This year, UCS followed up with an analysis of how Parker Village can develop a solar-and-battery-powered microgrid capable of operating independently of the DTE grid. 

The traditional utility model is large, faraway power plants, often fossil-fueled and polluting,” said James Gignac, senior Midwest energy analyst for UCS’ Climate & Energy program. Communities use the service and have to pay the bill, and that’s about it.” 

But with newer technologies that are increasingly cost-effective and available — things like distributed solar, community-owned solar, battery storage — there’s much more potential for local decisions,” he said. What we need now is for policy to match those technological possibilities and begin to shift utilities [away from being] insulated decision-makers and more toward [being] partners for communities like Highland Park that have a desire and a vision for a different type of service.”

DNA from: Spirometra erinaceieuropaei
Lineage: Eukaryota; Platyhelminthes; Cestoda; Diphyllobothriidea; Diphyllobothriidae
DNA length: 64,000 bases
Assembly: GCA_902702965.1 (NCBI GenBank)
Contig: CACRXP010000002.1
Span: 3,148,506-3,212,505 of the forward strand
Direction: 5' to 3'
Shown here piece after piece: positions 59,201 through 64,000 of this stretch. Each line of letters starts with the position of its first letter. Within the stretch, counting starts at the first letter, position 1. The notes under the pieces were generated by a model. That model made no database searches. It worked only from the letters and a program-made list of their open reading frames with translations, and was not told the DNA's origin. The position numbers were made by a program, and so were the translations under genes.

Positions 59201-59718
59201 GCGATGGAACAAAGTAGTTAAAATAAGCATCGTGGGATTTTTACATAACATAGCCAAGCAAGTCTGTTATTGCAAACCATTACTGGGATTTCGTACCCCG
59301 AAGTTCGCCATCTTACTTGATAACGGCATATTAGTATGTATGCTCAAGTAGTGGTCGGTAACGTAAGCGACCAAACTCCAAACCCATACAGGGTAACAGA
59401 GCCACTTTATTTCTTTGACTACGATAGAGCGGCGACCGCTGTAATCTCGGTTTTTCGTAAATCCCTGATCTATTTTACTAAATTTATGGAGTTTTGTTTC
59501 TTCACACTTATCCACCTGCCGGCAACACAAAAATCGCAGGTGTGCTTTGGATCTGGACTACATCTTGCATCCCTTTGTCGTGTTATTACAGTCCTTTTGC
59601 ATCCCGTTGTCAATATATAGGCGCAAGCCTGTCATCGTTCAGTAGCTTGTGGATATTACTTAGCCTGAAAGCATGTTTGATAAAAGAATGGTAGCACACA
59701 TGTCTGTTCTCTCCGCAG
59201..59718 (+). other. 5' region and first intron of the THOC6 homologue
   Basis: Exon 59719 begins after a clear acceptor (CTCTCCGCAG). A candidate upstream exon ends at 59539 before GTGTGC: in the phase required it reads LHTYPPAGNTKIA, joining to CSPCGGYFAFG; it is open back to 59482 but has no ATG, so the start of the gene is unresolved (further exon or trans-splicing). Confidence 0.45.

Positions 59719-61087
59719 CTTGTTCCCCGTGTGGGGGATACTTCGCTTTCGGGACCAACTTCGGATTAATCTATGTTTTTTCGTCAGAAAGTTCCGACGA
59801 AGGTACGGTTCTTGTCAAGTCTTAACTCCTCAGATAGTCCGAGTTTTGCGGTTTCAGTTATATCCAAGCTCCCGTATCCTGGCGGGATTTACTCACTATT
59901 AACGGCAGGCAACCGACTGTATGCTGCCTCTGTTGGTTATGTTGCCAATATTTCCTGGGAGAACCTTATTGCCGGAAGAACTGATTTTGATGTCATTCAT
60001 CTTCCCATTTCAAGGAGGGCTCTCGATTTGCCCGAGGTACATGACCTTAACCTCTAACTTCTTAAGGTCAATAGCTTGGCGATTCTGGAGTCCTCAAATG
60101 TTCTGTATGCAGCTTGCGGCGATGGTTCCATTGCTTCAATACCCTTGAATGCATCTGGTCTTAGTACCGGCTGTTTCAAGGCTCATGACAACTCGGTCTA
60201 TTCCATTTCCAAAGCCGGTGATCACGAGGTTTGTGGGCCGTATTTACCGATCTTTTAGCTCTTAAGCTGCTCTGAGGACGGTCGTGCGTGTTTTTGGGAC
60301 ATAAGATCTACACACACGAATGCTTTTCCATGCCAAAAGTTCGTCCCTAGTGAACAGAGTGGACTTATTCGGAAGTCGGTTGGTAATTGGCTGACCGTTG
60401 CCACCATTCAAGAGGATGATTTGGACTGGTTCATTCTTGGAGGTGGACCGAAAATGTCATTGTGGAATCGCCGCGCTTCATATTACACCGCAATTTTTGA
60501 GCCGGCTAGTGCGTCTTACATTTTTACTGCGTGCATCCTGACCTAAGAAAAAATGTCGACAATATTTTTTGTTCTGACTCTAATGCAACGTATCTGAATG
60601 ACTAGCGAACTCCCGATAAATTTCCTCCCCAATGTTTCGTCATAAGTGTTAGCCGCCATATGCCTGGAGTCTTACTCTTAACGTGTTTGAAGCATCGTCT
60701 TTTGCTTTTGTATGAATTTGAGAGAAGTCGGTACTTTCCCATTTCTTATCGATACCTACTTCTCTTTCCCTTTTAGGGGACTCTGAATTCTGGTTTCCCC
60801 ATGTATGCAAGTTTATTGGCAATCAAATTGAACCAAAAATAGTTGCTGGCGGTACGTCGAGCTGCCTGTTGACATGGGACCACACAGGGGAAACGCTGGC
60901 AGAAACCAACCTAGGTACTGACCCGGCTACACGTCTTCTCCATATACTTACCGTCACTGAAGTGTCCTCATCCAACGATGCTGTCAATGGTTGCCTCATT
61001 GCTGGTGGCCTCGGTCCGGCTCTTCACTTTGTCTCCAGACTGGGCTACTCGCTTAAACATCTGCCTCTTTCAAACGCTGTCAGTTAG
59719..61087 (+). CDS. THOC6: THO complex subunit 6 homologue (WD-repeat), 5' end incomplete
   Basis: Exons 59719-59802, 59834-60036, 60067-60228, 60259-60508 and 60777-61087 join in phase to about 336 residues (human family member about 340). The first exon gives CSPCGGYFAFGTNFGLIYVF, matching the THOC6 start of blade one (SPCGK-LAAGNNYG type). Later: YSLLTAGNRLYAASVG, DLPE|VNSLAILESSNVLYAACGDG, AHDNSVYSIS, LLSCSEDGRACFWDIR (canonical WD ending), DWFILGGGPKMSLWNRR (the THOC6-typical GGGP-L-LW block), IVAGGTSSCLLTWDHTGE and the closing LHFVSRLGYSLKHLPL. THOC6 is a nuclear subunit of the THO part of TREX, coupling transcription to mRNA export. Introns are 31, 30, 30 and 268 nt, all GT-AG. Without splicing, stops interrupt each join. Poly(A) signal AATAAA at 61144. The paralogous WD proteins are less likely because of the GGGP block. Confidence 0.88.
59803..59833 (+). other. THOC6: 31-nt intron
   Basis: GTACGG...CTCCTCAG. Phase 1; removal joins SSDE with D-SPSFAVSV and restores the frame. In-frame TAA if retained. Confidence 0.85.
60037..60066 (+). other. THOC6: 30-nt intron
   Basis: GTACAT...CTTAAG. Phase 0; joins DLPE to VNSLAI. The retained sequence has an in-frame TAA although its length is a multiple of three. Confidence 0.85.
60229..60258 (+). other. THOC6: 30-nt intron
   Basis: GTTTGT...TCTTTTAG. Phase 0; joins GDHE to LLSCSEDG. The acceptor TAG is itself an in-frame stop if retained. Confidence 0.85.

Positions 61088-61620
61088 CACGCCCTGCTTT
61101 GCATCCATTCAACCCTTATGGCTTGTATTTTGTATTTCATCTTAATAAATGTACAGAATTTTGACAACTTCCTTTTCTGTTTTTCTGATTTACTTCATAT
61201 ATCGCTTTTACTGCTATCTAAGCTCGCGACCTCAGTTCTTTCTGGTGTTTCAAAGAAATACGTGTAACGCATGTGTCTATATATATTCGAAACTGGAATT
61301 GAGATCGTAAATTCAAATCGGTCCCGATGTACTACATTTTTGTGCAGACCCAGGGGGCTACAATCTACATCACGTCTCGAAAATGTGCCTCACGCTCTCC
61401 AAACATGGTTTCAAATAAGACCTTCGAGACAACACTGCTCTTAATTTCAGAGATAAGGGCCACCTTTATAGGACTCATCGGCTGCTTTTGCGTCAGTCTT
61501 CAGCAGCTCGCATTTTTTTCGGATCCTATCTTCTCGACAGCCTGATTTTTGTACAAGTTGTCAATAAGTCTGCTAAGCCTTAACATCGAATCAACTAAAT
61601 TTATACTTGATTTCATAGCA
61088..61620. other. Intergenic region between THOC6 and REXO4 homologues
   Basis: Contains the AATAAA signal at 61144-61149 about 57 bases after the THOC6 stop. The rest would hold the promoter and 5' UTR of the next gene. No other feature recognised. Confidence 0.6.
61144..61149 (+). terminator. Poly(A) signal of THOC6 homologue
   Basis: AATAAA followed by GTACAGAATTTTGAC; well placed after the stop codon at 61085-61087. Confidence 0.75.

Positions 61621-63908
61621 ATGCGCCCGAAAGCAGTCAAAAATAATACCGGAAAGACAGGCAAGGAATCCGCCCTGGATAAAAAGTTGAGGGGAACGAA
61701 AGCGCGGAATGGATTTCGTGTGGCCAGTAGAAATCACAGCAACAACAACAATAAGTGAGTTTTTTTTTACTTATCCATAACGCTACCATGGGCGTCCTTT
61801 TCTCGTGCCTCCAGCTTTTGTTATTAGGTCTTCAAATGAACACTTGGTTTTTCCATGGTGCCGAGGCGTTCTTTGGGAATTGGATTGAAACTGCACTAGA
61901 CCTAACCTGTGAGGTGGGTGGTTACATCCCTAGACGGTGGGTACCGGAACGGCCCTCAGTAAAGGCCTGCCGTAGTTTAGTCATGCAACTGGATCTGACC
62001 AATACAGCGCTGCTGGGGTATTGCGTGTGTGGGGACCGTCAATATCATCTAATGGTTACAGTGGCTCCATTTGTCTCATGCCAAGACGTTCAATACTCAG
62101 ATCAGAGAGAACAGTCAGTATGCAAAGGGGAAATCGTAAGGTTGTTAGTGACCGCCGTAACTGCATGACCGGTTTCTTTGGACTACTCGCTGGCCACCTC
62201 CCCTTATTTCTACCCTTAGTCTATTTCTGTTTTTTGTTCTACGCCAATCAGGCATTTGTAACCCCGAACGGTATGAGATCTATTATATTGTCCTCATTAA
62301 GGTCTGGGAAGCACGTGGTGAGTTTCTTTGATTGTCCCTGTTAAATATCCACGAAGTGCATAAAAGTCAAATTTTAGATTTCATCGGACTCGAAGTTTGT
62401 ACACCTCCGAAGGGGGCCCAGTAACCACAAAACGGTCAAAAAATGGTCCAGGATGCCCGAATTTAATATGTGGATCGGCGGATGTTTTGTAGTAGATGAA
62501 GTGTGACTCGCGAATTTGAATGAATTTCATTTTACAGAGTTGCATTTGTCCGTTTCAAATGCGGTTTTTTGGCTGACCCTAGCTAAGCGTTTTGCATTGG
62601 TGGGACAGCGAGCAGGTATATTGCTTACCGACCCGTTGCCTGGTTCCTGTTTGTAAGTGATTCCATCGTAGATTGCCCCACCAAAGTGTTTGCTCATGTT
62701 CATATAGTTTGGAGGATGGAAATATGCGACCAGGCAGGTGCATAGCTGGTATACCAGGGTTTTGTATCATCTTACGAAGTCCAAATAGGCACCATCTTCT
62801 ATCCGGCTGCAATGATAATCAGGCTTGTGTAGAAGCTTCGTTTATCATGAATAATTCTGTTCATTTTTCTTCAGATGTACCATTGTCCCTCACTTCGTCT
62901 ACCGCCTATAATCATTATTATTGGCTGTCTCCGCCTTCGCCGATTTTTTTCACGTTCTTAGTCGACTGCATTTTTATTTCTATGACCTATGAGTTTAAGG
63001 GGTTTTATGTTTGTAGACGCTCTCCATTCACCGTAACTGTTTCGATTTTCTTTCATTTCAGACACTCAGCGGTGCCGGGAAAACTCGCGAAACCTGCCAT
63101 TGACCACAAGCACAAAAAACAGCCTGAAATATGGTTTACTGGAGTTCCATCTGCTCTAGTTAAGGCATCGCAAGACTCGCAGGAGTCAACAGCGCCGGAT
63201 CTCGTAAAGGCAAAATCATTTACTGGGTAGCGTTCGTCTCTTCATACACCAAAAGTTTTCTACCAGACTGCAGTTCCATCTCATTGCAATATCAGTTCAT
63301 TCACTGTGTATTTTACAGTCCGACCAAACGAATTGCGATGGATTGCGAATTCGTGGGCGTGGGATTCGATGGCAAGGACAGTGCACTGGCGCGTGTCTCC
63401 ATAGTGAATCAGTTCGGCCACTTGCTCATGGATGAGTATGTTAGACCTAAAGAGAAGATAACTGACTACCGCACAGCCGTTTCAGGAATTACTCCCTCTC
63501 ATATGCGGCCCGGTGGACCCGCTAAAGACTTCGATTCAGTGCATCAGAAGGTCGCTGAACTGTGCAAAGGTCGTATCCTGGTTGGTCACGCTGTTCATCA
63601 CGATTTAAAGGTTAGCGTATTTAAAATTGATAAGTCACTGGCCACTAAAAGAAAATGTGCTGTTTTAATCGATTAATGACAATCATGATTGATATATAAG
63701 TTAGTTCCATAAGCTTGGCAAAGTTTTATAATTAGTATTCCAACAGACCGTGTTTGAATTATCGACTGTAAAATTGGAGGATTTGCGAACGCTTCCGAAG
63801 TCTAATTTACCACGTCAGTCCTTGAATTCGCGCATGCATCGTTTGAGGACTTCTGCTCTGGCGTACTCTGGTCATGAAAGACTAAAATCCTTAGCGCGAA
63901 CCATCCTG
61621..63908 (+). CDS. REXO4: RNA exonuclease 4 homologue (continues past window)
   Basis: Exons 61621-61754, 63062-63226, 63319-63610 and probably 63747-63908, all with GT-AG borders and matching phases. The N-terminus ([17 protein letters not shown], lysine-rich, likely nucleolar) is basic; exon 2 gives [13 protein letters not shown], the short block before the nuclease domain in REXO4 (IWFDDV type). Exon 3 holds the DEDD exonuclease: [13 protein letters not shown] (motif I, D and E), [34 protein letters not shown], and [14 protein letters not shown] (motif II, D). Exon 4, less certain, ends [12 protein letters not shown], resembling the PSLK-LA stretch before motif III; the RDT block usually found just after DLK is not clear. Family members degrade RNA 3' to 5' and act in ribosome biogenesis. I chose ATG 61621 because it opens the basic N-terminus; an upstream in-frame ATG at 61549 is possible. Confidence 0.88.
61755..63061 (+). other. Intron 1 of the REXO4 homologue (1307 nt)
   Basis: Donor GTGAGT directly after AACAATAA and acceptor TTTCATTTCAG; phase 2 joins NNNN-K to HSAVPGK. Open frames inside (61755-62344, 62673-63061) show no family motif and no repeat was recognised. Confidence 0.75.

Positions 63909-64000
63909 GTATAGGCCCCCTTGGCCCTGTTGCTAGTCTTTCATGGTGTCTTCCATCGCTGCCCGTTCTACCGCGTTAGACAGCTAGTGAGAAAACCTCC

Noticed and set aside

Policy decisions at the state and federal level can make or break community energy investments, Gignac noted. The UCS analysis showed how changes in state policy could yield dramatic improvements in how quickly rooftop and community solar could pay back the cost of investment and start yielding economic returns. Those policies include reinstating a statewide net-metering regime that was replaced with a less lucrative structure in 2018, as well as offering state tax credits or opportunities to claim state-level renewable portfolio standard credits for customer-owned solar systems.

Chart of payback times for Highland Park, Mich. solar installations with different state-level policies in place
(Union of Concerned Scientists)